Are you getting good advice?
By Patrick Shannahan

As published in American Border Collie Magazine...

Last month, I posted a question to people who are somewhat new to trials.  I asked them what they thought was the most difficult part of leaning our sport.  There were a few different answers, but most of them replied of the enormous amount of knowledge that was needed to be successful.  With that education, came the problem of finding someone who could help educate them in our sport.

 

I think that one of the most exasperating problems when starting out with dogs is finding a good person to work with.  There are many choices, and most of us have struggled and weaved our way through the complicated maze to find someone who we can comprehend their instruction

 

In the beginning, we receive all kinds of advice.  Some good, some bad, some from knowledgeable people, some from people just starting out as well.  Our task is to sort through the information and find out what is important, and whom we can rely our trust with.

 

I tell most people wanting to get started to go and watch trials.  Be an observer, and watch how the trial, people, and the dogs work.  When you see someone who you admire, appreciating how their dog works, and the relationship that they have with their dog, go to them for advice.  They may give lessons or clinics, but it may be a person who does this for strictly enjoyment as well. So, if they aren’t available to help, ask them whom they would recommend for help.

 

Most people in our venue are very giving with their time and advice.  Once you have found a person whom you trust and respect, then the next step is to work with this person.  Take their advice and incorporate it into your dog training.  Go home and work on your own livestock and make progress toward your next lesson or training experience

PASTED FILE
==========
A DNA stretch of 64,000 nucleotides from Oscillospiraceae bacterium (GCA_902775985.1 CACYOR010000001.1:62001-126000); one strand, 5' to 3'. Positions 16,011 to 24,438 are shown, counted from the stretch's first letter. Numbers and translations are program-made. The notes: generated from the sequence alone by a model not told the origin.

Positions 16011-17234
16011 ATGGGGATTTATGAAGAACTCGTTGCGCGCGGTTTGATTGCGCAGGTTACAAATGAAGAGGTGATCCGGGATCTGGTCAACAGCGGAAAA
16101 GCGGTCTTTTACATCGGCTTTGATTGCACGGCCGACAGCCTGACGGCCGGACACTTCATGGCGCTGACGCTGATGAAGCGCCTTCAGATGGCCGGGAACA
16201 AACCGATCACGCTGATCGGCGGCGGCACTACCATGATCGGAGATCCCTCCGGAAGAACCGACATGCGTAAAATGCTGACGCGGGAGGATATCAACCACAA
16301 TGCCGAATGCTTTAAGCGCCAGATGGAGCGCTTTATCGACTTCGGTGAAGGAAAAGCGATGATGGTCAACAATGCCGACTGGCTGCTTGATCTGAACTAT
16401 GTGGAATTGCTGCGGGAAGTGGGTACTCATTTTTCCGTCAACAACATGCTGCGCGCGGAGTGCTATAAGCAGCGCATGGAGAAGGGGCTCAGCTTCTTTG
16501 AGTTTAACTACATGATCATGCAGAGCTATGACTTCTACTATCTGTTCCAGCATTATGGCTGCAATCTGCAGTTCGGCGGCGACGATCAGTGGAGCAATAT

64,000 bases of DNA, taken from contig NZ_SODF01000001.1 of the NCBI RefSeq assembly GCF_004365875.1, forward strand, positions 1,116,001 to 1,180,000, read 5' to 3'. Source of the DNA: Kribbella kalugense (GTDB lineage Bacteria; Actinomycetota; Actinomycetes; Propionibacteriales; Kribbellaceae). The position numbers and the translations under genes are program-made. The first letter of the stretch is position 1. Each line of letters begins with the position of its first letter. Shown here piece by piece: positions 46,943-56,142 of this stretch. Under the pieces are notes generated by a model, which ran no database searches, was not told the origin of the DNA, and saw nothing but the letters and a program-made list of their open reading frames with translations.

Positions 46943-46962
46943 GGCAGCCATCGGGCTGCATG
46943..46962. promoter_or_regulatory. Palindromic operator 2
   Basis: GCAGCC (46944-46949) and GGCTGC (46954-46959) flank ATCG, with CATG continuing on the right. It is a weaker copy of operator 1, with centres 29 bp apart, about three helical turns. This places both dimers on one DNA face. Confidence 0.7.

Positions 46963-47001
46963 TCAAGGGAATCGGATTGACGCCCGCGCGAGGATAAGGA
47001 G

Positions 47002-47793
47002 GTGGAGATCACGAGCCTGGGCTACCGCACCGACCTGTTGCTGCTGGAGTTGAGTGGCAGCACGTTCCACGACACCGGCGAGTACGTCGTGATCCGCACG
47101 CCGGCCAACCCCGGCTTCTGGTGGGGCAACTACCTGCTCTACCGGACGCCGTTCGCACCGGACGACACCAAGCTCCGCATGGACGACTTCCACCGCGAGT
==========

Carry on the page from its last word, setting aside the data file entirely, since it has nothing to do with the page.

The last trial, I was talking to a trainer who also works horses.  We were talking just about this very subject.  She said, just like in horses, the people standing around the trial giving free advice are usually the people who shouldn’t be giving it. A professional knows that solutions are not so simple, and that there is usually more work involved. 

 

Now this doesn’t mean that you can’t get help or advice from anyone but your mentor.  But while you are just starting out, to keep things consistent, I would stick with my mentor or ask your mentor who else has similar methods of training, and whom else they would recommend to learn from.  Confident clinicians and instructors are not afraid to work with other clinicians or instructors.

 

One of the most confusing things that you can do for yourself and you dog is go get advice from too many people with conflicting styles. This is a very common mistake with people just starting out.  One trainer might tell you to lay your dog down, the other may tell you never to lay your dog down.  If you try to follow both trainers, you will be so conflicted that your dog won’t understand what the message might be.

 

Experienced handlers will tell you that our venue is a life long process of learning.  No matter how good we become, there is always more to learn.  To start the process of improvement, think about what path you need to take to reach your goals.  Pick those who you admire for education and advice.  Work with a mentor until you feel confident about your training and handling. Your goals and education will become more attainable because you chose a path that headed in a positive direction.